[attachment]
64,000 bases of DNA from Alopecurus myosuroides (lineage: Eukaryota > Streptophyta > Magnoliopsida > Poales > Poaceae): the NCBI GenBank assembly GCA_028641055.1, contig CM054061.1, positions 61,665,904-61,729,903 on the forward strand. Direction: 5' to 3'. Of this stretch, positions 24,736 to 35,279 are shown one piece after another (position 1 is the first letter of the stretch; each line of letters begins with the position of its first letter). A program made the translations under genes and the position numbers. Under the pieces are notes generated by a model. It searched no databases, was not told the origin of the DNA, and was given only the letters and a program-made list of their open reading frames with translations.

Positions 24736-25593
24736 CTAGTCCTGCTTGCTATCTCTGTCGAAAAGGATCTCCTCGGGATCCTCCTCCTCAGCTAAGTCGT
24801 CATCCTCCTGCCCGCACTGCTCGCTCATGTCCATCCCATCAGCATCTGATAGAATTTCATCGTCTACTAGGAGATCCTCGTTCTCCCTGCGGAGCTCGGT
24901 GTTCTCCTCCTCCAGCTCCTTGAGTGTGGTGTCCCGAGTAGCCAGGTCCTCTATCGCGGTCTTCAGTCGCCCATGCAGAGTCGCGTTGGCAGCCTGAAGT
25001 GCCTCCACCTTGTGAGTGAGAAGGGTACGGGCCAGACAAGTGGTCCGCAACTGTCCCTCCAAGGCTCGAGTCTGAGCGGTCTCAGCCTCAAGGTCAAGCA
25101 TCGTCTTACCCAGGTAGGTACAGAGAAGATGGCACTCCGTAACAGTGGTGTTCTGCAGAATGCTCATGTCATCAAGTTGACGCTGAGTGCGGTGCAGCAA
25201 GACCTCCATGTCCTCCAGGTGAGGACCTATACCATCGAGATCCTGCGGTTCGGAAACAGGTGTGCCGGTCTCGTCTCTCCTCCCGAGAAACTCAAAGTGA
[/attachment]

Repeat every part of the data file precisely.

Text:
64,000 bases of DNA from Alopecurus myosuroides (lineage: Eukaryota > Streptophyta > Magnoliopsida > Poales > Poaceae): the NCBI GenBank assembly GCA_028641055.1, contig CM054061.1, positions 61,665,904-61,729,903 on the forward strand. Direction: 5' to 3'. Of this stretch, positions 24,736 to 35,279 are shown one piece after another (position 1 is the first letter of the stretch; each line of letters begins with the position of its first letter). A program made the translations under genes and the position numbers. Under the pieces are notes generated by a model. It searched no databases, was not told the origin of the DNA, and was given only the letters and a program-made list of their open reading frames with translations.

Positions 24736-25593
24736 CTAGTCCTGCTTGCTATCTCTGTCGAAAAGGATCTCCTCGGGATCCTCCTCCTCAGCTAAGTCGT
24801 CATCCTCCTGCCCGCACTGCTCGCTCATGTCCATCCCATCAGCATCTGATAGAATTTCATCGTCTACTAGGAGATCCTCGTTCTCCCTGCGGAGCTCGGT
24901 GTTCTCCTCCTCCAGCTCCTTGAGTGTGGTGTCCCGAGTAGCCAGGTCCTCTATCGCGGTCTTCAGTCGCCCATGCAGAGTCGCGTTGGCAGCCTGAAGT
25001 GCCTCCACCTTGTGAGTGAGAAGGGTACGGGCCAGACAAGTGGTCCGCAACTGTCCCTCCAAGGCTCGAGTCTGAGCGGTCTCAGCCTCAAGGTCAAGCA
25101 TCGTCTTACCCAGGTAGGTACAGAGAAGATGGCACTCCGTAACAGTGGTGTTCTGCAGAATGCTCATGTCATCAAGTTGACGCTGAGTGCGGTGCAGCAA
25201 GACCTCCATGTCCTCCAGGTGAGGACCTATACCATCGAGATCCTGCGGTTCGGAAACAGGTGTGCCGGTCTCGTCTCTCCTCCCGAGAAACTCAAAGTGA